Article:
The Beatles — you remember them — have finished at No. 1 on a list of 100 all-time show business icons.
The list has been compiled by Variety, the trade publication, in celebration of its 100th birthday.
The list includes actors, directors, performers and musicians from every genre. But interestingly, it excludes all contemporary stars.
Unlike Premiere magazine, which earlier this year put Tom Cruise at No. 3 in its biggest-movie-stars-of-all-time list, Variety's editors — led by Stephen Gaydos — stuck with tried-and-true, mostly deceased stars.
In fact, no one who first made his mark in the current decade is included at all. And the only listees from the late 1980s or the entire 1990s are Kurt Cobain, Tupac Shakur and directors Quentin Tarantino and Pedro Almodóvar.
Among the living icons: Madonna and Michael Jackson from the 1980s, Woody Allen and Clint Eastwood from the 1960s and musicians such as Stevie Wonder, Aretha Franklin, Ray Charles, the Rolling Stones, Bob Dylan, Hank Williams, Bob Marley, the Supremes, Johnny Cash and Barbra Streisand.
There are others in the music category, but missing are Bruce Springsteen, U2, Sting and — most glaringly — the queen of country music, Loretta Lynn, or its princess, Tammy Wynette.
The rest of Variety's all-time Top 10 includes Louis Armstrong, Lucille Ball, Humphrey Bogart, Marlon Brando, Charlie Chaplin, James Dean, Marilyn Monroe, Mickey Mouse and Elvis Presley.
You'd almost think no one alive made the cut. And you'd almost be right.
But these lists are made to be discussed, debated and denigrated. That's the reason magazines make them.
No one can ever agree on what's the best movie or song or actor or show. And that's the idea; the more debate, the better.
Still, the Variety list will probably be characterized as a little wacky, kind of out of date, and focused more on the hand imprints in front of Graumann's Chinese Restaurant than a contemporary reckoning of who's been culturally influential.
How else to explain Mae West, costume designer Edith Head , silent-film star Mary Pickford , controversial silent-film director D.W. Griffith, rotund and oft-married Mickey Rooney and Rudolph Valentino? Are there actual Variety subscribers who remember these people as other than names from the distant past?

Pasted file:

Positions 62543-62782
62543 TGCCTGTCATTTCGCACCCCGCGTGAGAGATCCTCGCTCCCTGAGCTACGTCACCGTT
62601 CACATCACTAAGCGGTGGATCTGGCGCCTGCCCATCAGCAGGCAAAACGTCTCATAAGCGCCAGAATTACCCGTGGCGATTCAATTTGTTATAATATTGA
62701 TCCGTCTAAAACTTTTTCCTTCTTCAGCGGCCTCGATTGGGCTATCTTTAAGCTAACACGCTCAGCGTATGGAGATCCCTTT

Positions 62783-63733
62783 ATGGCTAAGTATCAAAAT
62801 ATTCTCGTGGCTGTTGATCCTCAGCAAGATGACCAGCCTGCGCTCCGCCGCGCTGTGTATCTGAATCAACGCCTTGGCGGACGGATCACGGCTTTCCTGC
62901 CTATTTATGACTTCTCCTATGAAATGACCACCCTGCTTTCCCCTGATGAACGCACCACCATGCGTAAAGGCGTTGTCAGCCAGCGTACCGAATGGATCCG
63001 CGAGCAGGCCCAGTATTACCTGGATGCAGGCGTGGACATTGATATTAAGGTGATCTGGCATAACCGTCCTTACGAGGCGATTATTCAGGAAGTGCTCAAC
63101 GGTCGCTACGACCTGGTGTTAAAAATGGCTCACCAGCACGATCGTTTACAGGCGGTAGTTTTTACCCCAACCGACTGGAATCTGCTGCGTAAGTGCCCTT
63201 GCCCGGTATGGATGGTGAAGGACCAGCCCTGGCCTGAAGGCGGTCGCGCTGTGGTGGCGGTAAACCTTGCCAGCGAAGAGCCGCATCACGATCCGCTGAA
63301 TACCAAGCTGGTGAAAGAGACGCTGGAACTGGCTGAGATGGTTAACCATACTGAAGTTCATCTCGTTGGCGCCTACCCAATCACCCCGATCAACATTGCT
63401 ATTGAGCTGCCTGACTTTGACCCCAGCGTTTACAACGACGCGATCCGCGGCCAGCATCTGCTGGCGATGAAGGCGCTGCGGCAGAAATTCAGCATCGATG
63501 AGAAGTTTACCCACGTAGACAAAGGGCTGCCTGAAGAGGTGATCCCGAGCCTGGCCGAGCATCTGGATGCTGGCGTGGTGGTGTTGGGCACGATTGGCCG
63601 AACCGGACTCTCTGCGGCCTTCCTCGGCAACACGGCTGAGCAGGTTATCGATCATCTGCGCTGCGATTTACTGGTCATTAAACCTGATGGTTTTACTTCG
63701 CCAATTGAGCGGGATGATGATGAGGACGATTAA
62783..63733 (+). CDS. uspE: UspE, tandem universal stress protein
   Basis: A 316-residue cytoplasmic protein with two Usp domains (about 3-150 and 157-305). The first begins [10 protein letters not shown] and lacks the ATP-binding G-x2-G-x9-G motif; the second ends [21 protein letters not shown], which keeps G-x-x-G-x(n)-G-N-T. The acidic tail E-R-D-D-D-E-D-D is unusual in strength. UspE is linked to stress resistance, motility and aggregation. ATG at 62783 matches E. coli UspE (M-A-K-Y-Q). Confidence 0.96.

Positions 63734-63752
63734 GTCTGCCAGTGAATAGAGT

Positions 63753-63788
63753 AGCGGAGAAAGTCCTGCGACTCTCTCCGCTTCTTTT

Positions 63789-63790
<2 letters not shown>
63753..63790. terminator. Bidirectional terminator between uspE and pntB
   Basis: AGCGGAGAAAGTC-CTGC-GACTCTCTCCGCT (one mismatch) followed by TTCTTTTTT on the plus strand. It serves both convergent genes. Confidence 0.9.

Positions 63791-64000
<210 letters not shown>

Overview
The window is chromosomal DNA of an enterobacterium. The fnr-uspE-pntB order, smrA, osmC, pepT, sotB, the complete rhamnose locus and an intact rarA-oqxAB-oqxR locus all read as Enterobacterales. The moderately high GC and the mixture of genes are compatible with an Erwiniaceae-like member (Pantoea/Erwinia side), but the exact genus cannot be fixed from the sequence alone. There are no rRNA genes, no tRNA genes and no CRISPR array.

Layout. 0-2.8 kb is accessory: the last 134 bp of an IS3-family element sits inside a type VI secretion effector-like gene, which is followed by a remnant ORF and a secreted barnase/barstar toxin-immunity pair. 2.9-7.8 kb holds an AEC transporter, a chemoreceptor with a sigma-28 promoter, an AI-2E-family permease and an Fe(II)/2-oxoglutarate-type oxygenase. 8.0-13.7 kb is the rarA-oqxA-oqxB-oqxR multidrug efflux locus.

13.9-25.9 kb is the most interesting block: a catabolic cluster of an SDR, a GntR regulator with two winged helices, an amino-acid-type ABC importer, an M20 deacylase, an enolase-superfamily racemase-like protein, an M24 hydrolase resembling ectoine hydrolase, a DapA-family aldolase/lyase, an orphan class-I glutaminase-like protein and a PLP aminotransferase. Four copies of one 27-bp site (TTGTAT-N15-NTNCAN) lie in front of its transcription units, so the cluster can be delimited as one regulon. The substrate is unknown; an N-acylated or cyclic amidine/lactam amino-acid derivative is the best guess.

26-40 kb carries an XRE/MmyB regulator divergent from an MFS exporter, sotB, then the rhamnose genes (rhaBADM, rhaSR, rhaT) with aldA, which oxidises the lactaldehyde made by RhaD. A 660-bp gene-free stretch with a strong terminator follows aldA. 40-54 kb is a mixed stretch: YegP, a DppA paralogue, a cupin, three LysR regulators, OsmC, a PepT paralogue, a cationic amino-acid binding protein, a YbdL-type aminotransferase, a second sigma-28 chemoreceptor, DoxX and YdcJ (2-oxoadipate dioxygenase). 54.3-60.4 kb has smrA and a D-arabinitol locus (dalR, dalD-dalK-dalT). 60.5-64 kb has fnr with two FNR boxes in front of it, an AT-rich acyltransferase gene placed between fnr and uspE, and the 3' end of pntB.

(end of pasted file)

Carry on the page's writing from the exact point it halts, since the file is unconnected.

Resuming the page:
Equally strange is the inclusion of only one writer. Is it Kurt Vonnegut? Toni Morrison? Tom Wolfe? Stephen King? No, the only writer on a list of 100 icons is (drum roll please) former Czech Republic President Vaclav Havel.
I mean, if you were thinking of a Czech writer who has actually had an impact on the culture, wouldn't it be Milan Kundera? And if you were thinking along international lines, Primo Levi certainly. Havel is no doubt a distant relation of Variety editor Peter Bart .
There will no doubt be the requisite unhappiness with the Variety list. But at least we know this: Lassie will be happy. And Pac-Man, too. But P. Diddy, Britney Spears, Tom Cruise and Tara Reid will all be on the phone with their publicists by noon.
The numbers are in, and they are not good.
Combined sales for new albums by established hitmakers of the past totaled less than a quarter million. The news should have the record business in a frenzy. But it doesn't.
New albums by Paul McCartney and the Rolling Stones, less than a month old, are already out of the Top 50.
Crushed by lack of radio play, "Chaos and Confusion in the Back Yard" and "A Bigger Bang" made little difference to fans who paid upward of $250 a ticket to see either act in concert this fall.
McCartney's album has sold about 160,000 copies. The Stones are just a little bit ahead, at around 220,000.